For a teenager in 1964 in Australia, the most radical thing you could conceivably do would be to stand in a public place and scream at the top of your lungs. And to do that and to push against police barricades and to refuse the instructions of the order of the day to move on was an adrenalin rush that can’t be described.
The Beatles in Australia, Nine Network, 1994
Then came the first spanner in the works. Instead of using a scheduled flight, the Beatles would be on a chartered plane from Sydney and would not arrive in Brisbane until after midnight. The news was broken by the Brisbane Telegraph on 17th June before even the police knew about the change. The plans were redrawn. Police and security would start to close off and barricade parts of the airport around 4pm. Queensland Police would guard the main fences, barricades and gates to public roads and assist control of entry to the airline terminals. In total, 210 uniformed police and 24 detectives would be on duty to manage the crowd. They were drawn mainly from the Brisbane and Fortitude Valley districts, but some were brought in from Ipswich and the South Coast.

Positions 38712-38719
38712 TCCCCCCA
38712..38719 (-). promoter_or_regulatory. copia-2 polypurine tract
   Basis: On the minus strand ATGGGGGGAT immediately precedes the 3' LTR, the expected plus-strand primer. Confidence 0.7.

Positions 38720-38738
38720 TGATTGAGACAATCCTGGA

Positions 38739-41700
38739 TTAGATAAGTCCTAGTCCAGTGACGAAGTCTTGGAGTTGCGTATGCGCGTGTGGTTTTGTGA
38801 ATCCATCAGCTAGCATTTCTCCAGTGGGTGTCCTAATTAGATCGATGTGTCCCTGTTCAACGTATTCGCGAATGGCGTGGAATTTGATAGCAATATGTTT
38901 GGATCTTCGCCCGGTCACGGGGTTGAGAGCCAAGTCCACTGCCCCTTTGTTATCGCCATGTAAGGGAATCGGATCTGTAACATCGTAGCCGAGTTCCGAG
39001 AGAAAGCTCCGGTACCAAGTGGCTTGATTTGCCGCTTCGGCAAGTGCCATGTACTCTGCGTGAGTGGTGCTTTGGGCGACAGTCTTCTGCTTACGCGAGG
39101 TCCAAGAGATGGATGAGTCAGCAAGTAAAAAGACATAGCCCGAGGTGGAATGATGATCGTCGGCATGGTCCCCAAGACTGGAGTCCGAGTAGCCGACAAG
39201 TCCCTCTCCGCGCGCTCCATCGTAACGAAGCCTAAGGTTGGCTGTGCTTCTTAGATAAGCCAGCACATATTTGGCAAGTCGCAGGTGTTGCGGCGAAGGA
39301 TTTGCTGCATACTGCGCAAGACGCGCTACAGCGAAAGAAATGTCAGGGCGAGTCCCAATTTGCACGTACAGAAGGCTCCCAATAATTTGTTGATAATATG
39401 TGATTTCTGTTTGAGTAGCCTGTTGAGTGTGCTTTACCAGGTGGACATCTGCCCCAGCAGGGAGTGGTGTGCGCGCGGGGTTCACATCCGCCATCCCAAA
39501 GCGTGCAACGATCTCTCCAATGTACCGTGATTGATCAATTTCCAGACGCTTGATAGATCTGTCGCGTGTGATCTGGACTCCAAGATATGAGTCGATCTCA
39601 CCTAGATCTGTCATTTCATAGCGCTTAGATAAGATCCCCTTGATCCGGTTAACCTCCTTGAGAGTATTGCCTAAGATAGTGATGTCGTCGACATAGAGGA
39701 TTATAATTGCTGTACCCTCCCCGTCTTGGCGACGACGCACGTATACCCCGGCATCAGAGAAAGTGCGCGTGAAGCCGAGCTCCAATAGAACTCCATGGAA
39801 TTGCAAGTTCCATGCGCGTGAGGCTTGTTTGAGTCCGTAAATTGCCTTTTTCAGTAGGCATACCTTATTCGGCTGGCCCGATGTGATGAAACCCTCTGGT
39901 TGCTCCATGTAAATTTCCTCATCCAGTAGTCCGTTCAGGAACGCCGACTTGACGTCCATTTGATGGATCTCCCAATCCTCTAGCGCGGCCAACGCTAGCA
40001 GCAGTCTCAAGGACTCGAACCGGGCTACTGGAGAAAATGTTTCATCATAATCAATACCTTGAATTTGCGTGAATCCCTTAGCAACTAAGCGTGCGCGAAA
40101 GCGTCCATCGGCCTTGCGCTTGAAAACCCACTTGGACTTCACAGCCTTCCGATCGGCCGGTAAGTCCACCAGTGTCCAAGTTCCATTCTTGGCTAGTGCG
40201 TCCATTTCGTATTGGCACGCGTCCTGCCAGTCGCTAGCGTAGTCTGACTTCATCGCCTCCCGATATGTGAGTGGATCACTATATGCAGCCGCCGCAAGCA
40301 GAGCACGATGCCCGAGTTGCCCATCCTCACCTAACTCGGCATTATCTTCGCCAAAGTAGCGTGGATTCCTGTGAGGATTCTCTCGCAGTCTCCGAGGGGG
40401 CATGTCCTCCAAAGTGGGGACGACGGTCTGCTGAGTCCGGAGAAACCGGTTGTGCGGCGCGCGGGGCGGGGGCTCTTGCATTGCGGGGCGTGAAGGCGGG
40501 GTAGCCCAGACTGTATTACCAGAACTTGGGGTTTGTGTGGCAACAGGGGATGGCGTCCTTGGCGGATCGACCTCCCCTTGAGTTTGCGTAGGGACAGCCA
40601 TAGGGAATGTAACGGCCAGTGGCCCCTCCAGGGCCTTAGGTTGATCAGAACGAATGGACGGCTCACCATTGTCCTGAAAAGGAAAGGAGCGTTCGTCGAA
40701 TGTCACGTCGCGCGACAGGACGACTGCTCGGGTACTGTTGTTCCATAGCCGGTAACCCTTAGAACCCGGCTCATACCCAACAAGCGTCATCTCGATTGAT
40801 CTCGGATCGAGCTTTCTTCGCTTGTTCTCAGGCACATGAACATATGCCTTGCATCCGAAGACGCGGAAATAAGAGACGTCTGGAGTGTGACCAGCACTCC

The Beatles arrival in Melbourne recalls similar scenes in Hitler’s Nazi Germany twenty-five years ago and scenes in Russia when there is a rally. If anyone told me that I would be witnessing such mass hysteria by our own beautiful Australian youth to greet these musicians from overseas, I would never have believed them! What does the future hold for us all when youth can be influenced so easily?
The Herald, 15 June 1964
Commonwealth Police would attend the International Terminal and control the movement of people inside the perimeter. Private security would be increased around the terminal and administration buildings. An extra fire engine would be inside the fence, as fast access by road in case of an aircraft emergency was going to be difficult. The Ambulance Brigade would have six stretchers and dozens of blankets on hand. The Department of Civil Aviation would provide the tea.